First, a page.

Intuos is marketed to professional graphic artists, and features the highest specifications of any Wacom device. The latest version, Intuos5 touch, is available in multiple sizes and proportions, and it includes 60 degrees of tilt sensitivity (50 degrees in small model) and 2048 levels of pressure due to Electromagnetic resonance (EMR) technology in the Wacom pen. The Intuos5 touch also has touch controls on the drawing surface, allowing the user to manipulate the canvas with multi-touch gestures. The Intuos line offers 2000 lines per cm (5080 lines per inch) resolution and comes in the following sizes (active area):
- Small: 157.5 mm × 98.4 mm; 6.2 in × 3.9 in
- Medium: 223.5 mm × 139.7 mm; 8.8 in × 5.5 in
- Large: 325.1 mm × 203.2 mm; 12.8 in × 8.0 in
Each Intuos5 model can also be made wireless using the same Wireless Accessory Kit mentioned above.
Additionally, a larger version of the previous generation of Intuos, the Intuos4 Extra Large (XL) is still manufactured and marketed to artists who need a larger working area than the Intuos5 Large provides. The Intuos4 XL has a 462 mm × 304.8 mm; (18.2 in × 12.0 in) working area, and offers the same levels of pressure and tilt sensitivity as the Intuos5 line. However, the Intuos4 lacks touch-based input, instead requiring the use of either a stylus or a compatible mouse.
The Cintiq is a tablet/screen hybrid, a graphics tablet that incorporates an LCD into the digitizing tablet itself, allowing the user to draw directly "on" the display surface. The tablets are available in several sizes.
A 21-inch 1600×1200 resolution tablet, the 21UX, has been available for several years at various price points. As of November 2007, both a 12-inch and a 20-inch widescreen model were released, the 12WX and the 20WSX, respectively. All three models use Intuos3 pens with 1024 levels of pressure sensitivity.
In 2010, the 21UX saw a major design revision and a price drop. It has a higher pen resolution and 2048 pressure levels due to Wacom's integration of the Intuos4's technology. The 21UX's sensitivity is much greater than most tablet computers and portable computers offering similar functionality on built-in screens. In addition, the 21UX includes an integrated stand that allows the user to tilt and rotate the unit as he or she prefers.
On September 13, 2011, Wacom announced its newest and largest Cintiq, the 24HD (DTK-2400). It contains a 24-inch 1920×1200 resolution LCD with 92% coverage of the Adobe RGB color gamut (versus 72% in the 21UX). The pen technology, like the 21UX, is identical to the Intuos4 in terms of resolution per inch and sensitivity. This model includes an integrated adjustable-tilt stand that allows the 24HD to hang off the edge of the table and closer to the user.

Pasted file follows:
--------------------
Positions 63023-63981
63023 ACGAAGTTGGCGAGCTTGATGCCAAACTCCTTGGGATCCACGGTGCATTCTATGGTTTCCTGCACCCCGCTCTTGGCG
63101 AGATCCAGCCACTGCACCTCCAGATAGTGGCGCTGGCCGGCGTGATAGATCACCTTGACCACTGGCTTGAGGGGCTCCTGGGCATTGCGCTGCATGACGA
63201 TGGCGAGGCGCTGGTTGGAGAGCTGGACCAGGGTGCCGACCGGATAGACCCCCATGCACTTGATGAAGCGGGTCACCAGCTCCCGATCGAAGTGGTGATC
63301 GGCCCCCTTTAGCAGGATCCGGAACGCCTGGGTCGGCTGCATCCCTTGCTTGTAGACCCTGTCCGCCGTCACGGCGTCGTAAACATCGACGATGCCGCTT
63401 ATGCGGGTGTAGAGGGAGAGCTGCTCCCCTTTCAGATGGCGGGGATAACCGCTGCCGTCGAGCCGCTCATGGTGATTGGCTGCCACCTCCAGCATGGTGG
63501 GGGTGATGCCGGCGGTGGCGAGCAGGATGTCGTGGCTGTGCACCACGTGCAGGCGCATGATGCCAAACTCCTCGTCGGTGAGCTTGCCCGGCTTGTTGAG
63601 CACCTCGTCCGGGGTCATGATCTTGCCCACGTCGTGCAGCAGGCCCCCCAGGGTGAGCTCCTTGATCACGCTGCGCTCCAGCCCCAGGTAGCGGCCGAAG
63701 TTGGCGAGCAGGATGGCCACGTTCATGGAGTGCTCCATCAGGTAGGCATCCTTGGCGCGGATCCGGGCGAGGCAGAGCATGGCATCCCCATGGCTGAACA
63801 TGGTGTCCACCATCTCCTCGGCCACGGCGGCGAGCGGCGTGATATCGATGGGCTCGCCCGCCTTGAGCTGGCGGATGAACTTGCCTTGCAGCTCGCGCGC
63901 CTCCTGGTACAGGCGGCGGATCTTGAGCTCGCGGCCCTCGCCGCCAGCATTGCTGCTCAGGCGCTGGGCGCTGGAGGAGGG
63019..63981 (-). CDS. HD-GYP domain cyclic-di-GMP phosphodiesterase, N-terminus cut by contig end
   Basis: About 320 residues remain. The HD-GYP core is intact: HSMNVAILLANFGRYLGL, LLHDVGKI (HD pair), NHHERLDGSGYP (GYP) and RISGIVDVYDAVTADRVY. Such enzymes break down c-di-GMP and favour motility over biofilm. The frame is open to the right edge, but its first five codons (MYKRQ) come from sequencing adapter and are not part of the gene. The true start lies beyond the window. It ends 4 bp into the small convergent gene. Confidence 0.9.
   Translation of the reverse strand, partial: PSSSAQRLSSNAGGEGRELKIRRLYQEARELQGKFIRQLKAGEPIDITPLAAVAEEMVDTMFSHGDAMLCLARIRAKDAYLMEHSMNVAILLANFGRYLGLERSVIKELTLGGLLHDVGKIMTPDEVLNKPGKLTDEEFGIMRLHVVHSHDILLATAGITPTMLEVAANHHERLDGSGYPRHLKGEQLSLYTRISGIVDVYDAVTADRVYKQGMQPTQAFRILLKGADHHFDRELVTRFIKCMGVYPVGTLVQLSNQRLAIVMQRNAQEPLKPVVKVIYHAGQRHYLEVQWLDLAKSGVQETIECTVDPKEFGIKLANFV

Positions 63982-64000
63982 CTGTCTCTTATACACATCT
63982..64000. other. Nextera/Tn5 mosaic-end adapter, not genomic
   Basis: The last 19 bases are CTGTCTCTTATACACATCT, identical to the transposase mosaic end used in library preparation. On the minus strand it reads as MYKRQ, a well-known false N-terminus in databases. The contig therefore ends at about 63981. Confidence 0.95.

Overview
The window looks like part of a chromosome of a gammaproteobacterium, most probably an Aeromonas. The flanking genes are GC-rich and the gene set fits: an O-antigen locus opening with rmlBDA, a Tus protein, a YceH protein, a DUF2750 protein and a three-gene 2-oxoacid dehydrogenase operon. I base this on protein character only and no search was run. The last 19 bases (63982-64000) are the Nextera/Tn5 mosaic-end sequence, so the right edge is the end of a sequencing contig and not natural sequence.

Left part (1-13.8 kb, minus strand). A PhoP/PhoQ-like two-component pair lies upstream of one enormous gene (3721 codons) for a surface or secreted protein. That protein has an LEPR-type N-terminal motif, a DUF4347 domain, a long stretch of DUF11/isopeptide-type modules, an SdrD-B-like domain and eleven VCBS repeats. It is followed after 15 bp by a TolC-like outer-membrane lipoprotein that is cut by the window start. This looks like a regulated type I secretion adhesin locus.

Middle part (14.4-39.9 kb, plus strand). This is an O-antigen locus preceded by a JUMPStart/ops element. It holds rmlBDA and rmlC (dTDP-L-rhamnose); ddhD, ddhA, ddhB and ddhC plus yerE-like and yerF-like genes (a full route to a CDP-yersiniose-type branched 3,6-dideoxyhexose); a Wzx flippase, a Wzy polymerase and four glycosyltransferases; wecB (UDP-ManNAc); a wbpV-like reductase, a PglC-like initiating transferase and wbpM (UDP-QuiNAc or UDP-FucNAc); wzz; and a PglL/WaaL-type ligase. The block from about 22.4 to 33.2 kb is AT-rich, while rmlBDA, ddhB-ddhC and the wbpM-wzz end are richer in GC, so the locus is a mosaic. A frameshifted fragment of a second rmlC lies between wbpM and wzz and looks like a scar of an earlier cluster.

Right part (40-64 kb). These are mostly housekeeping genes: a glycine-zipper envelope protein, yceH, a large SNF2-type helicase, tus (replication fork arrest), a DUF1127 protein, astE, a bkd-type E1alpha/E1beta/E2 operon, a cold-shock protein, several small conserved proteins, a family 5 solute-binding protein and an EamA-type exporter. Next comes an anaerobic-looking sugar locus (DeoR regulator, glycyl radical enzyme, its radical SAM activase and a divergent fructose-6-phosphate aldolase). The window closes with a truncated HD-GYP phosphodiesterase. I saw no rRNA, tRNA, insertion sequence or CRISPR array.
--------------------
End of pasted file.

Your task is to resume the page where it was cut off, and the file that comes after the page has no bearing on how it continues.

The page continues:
The Cintiq Companion is essentially a mobile version of the Cintiq 13HD model, combining the tablet/screen hybrid with an Android tablet (Cintiq Companion Hybrid) or a Windows 8 tablet PC (Cintiq Companion). Although not as costly as the high-end Cintiq tablet (namely Cintiq 24HD Touch), the Cintiq Companion is priced a fair margin over their Cintiq 13HD counterparts, as they are stand-alone tablet computers, as opposed to pressure sensitive display devices.
Each Cintiq Companion model features 2048 levels of pressure with multi-touch control, a stand that allows the user to tilt the unit, and weighs between 3 and 4 lbs. An optional Bluetooth keyboard can be purchased separately.
Besides the operating system, the main difference between the Android and the PC model is the storage, with the former at 16/32GB, while the latter uses a 256/512GB SSD.
Inkling, announced on August 30, 2011, is a new device that enables artists to draw sketches on paper that can then be converted into digital images. Inkling consists of a receiver, which artists insert any kind of paper into, and a special pen which uses real ink. As artists draw on paper, they are able to add new layers by tapping a button on the receiver. When the artist have finished their sketches, they can connect the receiver into a USB port, where the sketches are imported into Sketch Manager and can be exported to Photoshop, Illustrator or Autodesk Sketchbook Pro, as well as various image formats. As of 2013, the device is priced US$99/€74.
Wacom has additional products which it markets in various parts of the world. The "Graphire Wireless" is a 6 in × 8 in (15 cm × 20 cm) version of Wacom's discontinued Graphire line (largely replaced by the Bamboo) which communicates with the computer via Bluetooth rather than a USB cable. It remains available in the Americas. The Graphire digital pen is interchangeable with the original Bamboo model's digital pen but not later Bamboos. In Europe, Wacom offers the "Colorelli", a tablet and software package marketed as a creative outlet for children; "JustWrite Office" a basic tablet for capturing written input in office applications; the "PL Series", similar in function to the Cintiq but with more modest specifications suited for office use; and the "Signature Tablet", a monochrome display/tablet for capturing signatures.